EDMONTON -- Support for a ban on single-use plastics is dwindling in light of the COVID-19 pandemic, with more Canadians favouring the health and safety protections of plastics over reusable alternatives, according to a recent study by Dalhousie University.

Last year, the university’s Agri-Food Analytical Science Lab found that 90 per cent of Canadians were in support of stronger regulations on plastics, with 70 per cent in favour of a ban on single-use plastics.

However, since the beginning of the pandemic, support for stronger regulations has fallen to 79 per cent and support for a ban is down to 58 per cent.

Fifty-two per cent of Canadians also agreed that new regulations surrounding single-use plastics should be put off until the pandemic ends.

“We can see that COVID has made a bit of an impact on how we see health versus the environment,” Sylvain Charlebois, senior director of the Agri-food Analytics Lab, told CTV News Channel Saturday.

“We’re using more plastic, unfortunately. But I don’t think Canadians have forgotten how dire the situation is. I think there is this recognition that there is a problem, but I think the majority want us to hit the pause button until we are done with this pandemic.”

Even though Charlebois says Canadians are aware of the environmental impact of plastics, 29 per cent of study participants reported consuming more products packaged in plastics during the pandemic.

The report also found that, knowing environmental packaging could cost more, 50 per cent of respondents have become more price conscious thanks to COVID-19, particularly those receiving the Canada Emergency Response Benefit (CERB).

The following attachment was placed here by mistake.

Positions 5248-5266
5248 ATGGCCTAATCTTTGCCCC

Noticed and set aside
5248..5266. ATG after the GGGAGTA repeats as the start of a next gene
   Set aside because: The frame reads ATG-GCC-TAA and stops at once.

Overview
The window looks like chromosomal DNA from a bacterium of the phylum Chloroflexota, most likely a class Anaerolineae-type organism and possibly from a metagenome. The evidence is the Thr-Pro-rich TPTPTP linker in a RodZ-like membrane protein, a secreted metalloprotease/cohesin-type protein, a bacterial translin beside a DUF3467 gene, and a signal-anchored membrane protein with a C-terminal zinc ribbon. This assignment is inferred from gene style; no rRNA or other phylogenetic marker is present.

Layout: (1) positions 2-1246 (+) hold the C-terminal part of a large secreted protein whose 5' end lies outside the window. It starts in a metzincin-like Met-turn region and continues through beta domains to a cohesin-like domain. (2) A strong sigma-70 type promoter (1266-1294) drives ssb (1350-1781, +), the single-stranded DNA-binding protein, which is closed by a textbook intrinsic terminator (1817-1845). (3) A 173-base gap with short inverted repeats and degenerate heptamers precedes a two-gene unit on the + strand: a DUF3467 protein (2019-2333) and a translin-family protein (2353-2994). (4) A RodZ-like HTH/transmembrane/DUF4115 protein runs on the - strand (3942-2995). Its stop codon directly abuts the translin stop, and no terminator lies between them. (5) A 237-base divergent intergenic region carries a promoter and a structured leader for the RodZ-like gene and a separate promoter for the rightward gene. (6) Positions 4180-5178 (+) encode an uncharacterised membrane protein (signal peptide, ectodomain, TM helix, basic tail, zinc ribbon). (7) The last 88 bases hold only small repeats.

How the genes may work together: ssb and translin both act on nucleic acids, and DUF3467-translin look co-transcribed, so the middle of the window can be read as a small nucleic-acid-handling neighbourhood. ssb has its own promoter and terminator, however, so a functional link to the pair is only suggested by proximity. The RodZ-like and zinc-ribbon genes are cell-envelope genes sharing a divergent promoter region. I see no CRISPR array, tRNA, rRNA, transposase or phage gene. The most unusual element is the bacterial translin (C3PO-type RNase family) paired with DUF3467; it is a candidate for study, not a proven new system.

But as Canadians adapt to the realities of the new normal, Charlebois says he feel optimistic that more retailers and consumers are beginning to embrace reusable alternatives again, such as fabric grocery bags.

“Over the last month or so, we have seen more retailers and consumers become more comfortable using reusable bags because they know how to clean them, they know how to take care of them,” he said.

There’s no question that Canada’s push to limit single-use plastics has been impacted by the pandemic.

In mid-January, officials in B.C. said they were looking at a province wide ban on single-use plastic grocery bags to end a piecemeal, city-by-city approach to the problem of plastic pollution.

Just 10 weeks later, the province's chief public health officer, Dr. Bonnie Henry, said stores were to provide clean plastic carry-out bags as COVID-19 case numbers skyrocketed.

And as online shopping increased, rife with plastics containers, some cities were forced to cut back, or even cancel outright, municipal recycling programs.

But Charlebois does not feel that the pandemic has been a “major setback” for the fight against single-use plastics. He does advise that more research needs to be done to show whether single-use plastics really help cut transmission of the virus.

“There are indications that the virus itself doesn’t flow through supply chains. But we need to do more research,” he said.

“With more research and knowledge, we’ll be able to reassure the public.”